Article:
It’s strange to say but even back in the spring of 1982 many genre fans knew that summer would be special when it came to movies. Unlike previous summers, it seemed as if many film releases were catered to genre fans and that was a correct assumption.
Conventional wisdom has it that the summer season begins with the Memorial Day weekend. While that’s true for many aspects of summer, for the past few years it seemed as if the summer movie season didn’t begin with that holiday but on the first weekend of May. That reputation began with the release of several movies based on Marvel superheroes, which by the way, coincides with Free Comic Book Day. But even back in 1982, the summer movie season began in mid-May with the release of Conan The Barbarian, Arnold Schwarzenegger’s first big hit.
While previous summer movie seasons boasted huge genre hits like The Empire Strikes Back and Alien, often there weren’t many genre films released in that time period. 1982 was the first year that the summer schedule was full of films that would appeal to fans of sci-fi, fantasy and horror. Since 1982, many summers featured a plethora of genre films; some were big hits, others didn’t do well and that continues to this day (case in point, the runaway success of The Avengers and the dismal box office performances of Battleship and Dark Shadows).
What makes the summer of 1982 so memorable for fans is that not only was it the first time there were many films to choose from but that so many of them are classics. For instance, Star Trek II: The Wrath Of Khan is considered to be the best Star Trek film to this day, then there’s Blade Runner, Ridley Scott’s masterpiece about a human hunting down rogue replicants in a decaying, future Los Angeles. Or there are the two opposing alien visitation films that are as different from each other as night and day, and are both classics, Steven Spielberg’s E.T. The Extra-Terrestrial and director John Carpenter’s remake of The Thing. The sad thing about these two films is the general audience’s reaction to them. While E.T. won universal acclaim and became the biggest box office hit until the mid-90s, The Thing was scorned by critics and audiences. In fact, it made its debut near the bottom of that week’s top ten and disappeared from theaters quickly. It’s unfortunate that people back then weren’t open to a dark and horrifying movie about an alien invader because of the happy feelings they were getting from a stranded, friendly alien and his buddy human boy.
Blade Runner suffered a similar fate, while its opening was better than The Thing’s, many viewers and critics didn’t take to Scott’s moody, future noir tale. With Harrison Ford as the lead, fresh off his breakthrough hit Raiders Of The Lost Ark, many expected a similar rousing adventure film. But both Blade Runner and The Thing had happy endings as many discovered the films on cable and home video, elevating their statures from cult hits to genuine masterpieces (Blade Runner actually made AFI’s list of 100 Years…100 Films, along with E.T.).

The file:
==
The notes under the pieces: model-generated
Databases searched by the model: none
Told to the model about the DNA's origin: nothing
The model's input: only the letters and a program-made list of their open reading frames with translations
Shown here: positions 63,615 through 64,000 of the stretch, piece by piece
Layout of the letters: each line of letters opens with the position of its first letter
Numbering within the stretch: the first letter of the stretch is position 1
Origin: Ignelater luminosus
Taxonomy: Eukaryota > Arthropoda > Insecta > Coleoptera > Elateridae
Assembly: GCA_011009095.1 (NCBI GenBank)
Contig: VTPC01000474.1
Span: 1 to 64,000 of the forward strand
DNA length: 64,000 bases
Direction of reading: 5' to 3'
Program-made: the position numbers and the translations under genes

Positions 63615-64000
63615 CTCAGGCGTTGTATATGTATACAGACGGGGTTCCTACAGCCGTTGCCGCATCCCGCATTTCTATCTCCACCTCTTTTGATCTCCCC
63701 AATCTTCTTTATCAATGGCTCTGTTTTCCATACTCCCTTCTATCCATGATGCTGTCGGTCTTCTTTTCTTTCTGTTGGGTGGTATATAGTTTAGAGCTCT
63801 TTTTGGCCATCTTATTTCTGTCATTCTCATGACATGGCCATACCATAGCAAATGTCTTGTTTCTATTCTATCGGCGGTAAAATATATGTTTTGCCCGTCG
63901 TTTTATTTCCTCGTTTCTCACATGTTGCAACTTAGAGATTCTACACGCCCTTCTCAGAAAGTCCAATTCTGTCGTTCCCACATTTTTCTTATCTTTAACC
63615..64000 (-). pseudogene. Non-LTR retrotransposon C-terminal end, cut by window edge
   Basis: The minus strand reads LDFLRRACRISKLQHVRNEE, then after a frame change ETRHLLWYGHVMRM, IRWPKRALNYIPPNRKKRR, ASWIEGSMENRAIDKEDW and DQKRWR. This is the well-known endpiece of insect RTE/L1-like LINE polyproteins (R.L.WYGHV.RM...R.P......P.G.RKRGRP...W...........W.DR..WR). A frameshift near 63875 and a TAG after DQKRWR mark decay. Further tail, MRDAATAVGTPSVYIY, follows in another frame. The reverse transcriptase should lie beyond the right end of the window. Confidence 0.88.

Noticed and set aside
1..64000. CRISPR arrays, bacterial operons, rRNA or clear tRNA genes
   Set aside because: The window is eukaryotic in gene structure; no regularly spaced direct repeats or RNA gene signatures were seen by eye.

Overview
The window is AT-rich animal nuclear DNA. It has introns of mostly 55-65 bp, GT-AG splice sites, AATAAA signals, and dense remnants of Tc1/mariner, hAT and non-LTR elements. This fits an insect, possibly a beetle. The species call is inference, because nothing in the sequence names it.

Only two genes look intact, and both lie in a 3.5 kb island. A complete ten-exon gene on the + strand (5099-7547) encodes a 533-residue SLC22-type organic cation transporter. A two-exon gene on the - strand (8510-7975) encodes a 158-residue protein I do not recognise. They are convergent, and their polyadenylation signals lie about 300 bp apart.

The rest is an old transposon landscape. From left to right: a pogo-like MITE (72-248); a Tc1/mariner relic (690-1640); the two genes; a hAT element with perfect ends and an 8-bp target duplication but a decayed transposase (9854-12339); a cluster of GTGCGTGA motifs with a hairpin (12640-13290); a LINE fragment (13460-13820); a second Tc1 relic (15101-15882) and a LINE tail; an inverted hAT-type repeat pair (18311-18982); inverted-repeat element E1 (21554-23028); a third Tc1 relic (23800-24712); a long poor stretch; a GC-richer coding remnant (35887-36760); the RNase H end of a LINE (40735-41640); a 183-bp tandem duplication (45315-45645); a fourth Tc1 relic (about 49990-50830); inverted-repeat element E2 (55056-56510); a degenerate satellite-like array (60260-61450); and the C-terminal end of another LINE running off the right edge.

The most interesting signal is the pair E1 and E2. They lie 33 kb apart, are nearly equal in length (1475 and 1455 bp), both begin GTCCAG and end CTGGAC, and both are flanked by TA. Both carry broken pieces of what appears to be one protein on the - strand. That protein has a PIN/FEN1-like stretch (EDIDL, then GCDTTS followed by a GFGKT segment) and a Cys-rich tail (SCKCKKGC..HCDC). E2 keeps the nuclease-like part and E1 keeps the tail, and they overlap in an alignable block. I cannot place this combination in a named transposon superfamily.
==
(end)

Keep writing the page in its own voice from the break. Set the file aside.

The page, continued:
Of course, there were a few stinkers and some films that were generally good, but didn’t leave a lasting impression. The most infamous stinker is Megaforce, a poor man’s G.I. Joe directed by Hal Needham (who helmed those awful Burt Reynolds car chase films) and it is laughably bad. Then there’s this terrible Scott Baio comedy called Zapped about a student who gets psychic powers and the less said about it the better. Meanwhile, some underrated genre films worth looking out for are Clint Eastwood’s Firefox (about a fighter pilot who steals an advanced, thought-operated Soviet plane), and Don Bluth’s first animated film The Secret Of NIMH (astonishing, Disneyesque animation highlighted this tale about a wood mouse and rats with advanced intelligence).
While the rest of that year featured some great films like The Dark Crystal, the summer of 1982 will always be fondly remembered and the milestone to compare with other summer movie seasons. The following are some of the more noteworthy films that were released that summer and thrilled fans thirty years ago. If you haven’t seen any of them, check them out.
Conan The Barbarian, Poltergeist, Star Trek II: The Wrath Of Khan, E.T. The Extra-Terrestrial, The Thing, Blade Runner, Tron, The Road Warrior
i just watched The Thing recently, and although it is a bit dated I loved it.
Many of these films are dated to one degree or another, but it doesn’t mean we can’t enjoy them.
Dated can depend on perspective. Films like The Thing hold up for me because it reminds me of a time when most classic sci-fi and horror were less complicated.